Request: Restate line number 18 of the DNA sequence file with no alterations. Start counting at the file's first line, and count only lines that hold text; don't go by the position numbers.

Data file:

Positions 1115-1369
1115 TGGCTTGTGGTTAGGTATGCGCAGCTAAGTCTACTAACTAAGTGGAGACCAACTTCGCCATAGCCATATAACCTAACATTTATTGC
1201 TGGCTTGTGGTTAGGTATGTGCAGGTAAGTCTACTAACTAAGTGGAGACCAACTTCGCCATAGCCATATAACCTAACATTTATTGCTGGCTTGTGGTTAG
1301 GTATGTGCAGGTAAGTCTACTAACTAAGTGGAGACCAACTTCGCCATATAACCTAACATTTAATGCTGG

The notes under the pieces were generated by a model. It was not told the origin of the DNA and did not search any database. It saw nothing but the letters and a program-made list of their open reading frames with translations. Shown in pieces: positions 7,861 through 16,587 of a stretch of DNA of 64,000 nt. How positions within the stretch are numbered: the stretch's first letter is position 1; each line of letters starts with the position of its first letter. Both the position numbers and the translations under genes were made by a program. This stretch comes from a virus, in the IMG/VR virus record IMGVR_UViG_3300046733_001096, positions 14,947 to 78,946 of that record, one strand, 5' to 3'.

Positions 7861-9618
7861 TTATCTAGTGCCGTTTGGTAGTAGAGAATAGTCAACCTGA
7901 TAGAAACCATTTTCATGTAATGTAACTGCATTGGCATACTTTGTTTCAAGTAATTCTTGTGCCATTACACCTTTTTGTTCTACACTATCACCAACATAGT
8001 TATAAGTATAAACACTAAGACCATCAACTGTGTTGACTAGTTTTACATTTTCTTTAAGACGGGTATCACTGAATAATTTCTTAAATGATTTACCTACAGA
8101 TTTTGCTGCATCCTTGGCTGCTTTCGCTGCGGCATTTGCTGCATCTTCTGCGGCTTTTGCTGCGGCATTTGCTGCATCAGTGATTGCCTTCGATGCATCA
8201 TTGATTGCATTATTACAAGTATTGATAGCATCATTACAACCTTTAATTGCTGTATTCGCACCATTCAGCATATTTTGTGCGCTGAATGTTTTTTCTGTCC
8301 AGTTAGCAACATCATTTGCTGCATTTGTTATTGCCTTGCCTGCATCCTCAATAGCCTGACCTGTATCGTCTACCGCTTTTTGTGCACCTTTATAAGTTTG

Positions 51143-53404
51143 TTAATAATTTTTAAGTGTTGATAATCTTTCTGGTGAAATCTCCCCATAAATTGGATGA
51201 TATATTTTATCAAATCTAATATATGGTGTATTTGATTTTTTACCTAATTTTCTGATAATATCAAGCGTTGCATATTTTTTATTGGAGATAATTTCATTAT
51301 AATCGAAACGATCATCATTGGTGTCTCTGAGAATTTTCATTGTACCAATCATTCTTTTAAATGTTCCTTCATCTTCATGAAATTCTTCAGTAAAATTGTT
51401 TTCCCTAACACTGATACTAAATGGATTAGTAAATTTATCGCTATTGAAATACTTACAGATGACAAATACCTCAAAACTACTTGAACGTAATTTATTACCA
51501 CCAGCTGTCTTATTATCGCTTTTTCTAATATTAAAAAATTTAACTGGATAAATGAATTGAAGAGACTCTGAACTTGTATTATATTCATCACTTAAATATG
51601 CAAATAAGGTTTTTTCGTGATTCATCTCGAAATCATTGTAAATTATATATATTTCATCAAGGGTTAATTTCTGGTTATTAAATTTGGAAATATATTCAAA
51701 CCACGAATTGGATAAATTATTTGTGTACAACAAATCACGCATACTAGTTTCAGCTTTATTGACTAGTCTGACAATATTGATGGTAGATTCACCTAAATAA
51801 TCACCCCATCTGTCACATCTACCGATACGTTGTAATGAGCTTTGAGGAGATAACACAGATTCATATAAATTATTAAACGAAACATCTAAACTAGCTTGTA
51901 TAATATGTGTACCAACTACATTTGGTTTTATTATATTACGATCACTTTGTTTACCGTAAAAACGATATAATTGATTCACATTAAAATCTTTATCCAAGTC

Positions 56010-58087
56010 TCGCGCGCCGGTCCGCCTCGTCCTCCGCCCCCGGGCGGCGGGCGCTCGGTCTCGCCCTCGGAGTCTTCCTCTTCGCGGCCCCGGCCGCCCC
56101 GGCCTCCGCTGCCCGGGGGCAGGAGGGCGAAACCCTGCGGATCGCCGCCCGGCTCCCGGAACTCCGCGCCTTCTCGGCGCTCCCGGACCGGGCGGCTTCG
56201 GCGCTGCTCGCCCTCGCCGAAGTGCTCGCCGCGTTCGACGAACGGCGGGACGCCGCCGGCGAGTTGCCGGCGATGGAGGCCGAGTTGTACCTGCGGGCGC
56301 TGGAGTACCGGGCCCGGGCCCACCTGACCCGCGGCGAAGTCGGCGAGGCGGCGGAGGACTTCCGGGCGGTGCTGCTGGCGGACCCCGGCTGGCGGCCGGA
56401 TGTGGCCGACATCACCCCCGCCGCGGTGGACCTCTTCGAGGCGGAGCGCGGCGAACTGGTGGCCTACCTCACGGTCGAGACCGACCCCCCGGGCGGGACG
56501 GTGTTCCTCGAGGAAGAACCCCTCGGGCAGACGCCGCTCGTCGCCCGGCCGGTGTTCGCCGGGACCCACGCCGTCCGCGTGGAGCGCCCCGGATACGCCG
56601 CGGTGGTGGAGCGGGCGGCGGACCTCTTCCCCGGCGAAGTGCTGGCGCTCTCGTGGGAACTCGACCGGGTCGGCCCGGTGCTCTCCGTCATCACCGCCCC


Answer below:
51501 CCAGCTGTCTTATTATCGCTTTTTCTAATATTAAAAAATTTAACTGGATAAATGAATTGAAGAGACTCTGAACTTGTATTATATTCATCACTTAAATATG